In early April, authorities in Jordan disrupted what would have been an even bigger chemical attack. Officials said that terrorists linked to Abu Musab al-Zarqawi managed to smuggle three cars — packed with explosives, a chemical bomb and poisonous gas — into the capital city, Amman.
Authorities in Jordan estimate that 80,000 people would have been killed if the chemical bomb had gone off at its intended targets — the Jordanian intelligence headquarters, the U.S. Embassy in Amman, and the Jordanian prime minister's office.
'It looks quite thought-through,' said David Siegrist, director of Studies for Countering Biological Terrorism at the Potomac Institute for Policy Studies. 'They have about 800 kilos of explosive and tons of chemicals for oxidation. They also have about a ton of cyanide, which added a little extra pinch to whatever they were about to do.'
The captured leader of the plot, Jordanian Azmi al-Jayussi, told authorities that a Russian scientist had provided the chemical recipe.
And as seen on a tape obtained by ABC News, when Jordanian authorities conducted a test explosion using the same combination of chemicals, with smaller portions, it produced a toxic plume that killed rabbits placed 200 yards away.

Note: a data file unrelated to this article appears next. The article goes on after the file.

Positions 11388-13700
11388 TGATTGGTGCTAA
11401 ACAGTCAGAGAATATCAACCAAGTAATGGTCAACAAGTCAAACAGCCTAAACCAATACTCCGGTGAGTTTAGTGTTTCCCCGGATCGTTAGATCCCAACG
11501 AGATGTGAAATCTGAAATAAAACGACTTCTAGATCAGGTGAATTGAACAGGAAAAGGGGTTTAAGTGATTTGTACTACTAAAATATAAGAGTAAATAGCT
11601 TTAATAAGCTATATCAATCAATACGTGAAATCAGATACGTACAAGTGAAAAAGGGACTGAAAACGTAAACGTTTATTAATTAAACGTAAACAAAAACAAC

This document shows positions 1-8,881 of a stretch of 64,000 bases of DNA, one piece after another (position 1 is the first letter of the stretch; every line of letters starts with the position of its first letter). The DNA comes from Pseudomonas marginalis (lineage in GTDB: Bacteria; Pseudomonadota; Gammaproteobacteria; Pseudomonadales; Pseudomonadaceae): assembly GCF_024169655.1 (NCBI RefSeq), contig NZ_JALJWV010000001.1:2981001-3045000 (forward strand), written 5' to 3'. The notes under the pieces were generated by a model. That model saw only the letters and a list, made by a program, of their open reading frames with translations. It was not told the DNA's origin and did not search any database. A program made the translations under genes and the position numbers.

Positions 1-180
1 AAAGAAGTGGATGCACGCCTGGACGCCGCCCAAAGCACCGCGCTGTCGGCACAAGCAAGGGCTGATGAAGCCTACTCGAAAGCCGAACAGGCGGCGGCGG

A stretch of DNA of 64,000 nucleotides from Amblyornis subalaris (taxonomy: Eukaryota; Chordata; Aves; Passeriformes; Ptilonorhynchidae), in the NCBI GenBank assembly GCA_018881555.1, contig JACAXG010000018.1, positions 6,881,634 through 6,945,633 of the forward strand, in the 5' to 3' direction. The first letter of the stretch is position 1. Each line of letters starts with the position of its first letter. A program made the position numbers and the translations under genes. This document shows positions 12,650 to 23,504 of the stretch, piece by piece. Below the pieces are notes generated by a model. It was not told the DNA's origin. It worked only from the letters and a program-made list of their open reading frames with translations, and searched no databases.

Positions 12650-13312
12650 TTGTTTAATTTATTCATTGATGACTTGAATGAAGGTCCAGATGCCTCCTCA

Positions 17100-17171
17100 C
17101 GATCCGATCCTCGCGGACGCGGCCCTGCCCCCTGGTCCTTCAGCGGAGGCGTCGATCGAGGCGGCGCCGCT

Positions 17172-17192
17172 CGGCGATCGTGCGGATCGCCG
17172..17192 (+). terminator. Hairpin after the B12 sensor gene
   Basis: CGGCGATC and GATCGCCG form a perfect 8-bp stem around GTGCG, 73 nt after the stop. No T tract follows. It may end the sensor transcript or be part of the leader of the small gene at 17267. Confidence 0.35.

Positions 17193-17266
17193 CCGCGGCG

'The kind of weapon that al Qaeda procured in Jordan anyone can buy in the United States commercially,' said Clark. 'Anyone in the United States, if they knew the right formula, could make this kind of chemical bomb that would kill thousands.'
The story unfolds as predicted. Technologic expertise is increasingly distributed. The cost of mass murder falls faster than the cost of defense.
The 9/11 attack succeeded because the attackers got lucky -- very lucky. Yes, the US had weak defenses. Yes, we have serious problems with the quality of top and mid-level management at the FBI and CIA. Yes, we have an imcompetent government. Despite all that, the 9/11 attackers ought to have failed -- but they got lucky.
The good guys have had some luck too. These two attacks were disrupted in party by good fortune.
Luck is not a strategy. We need a better government here and better approaches abroad.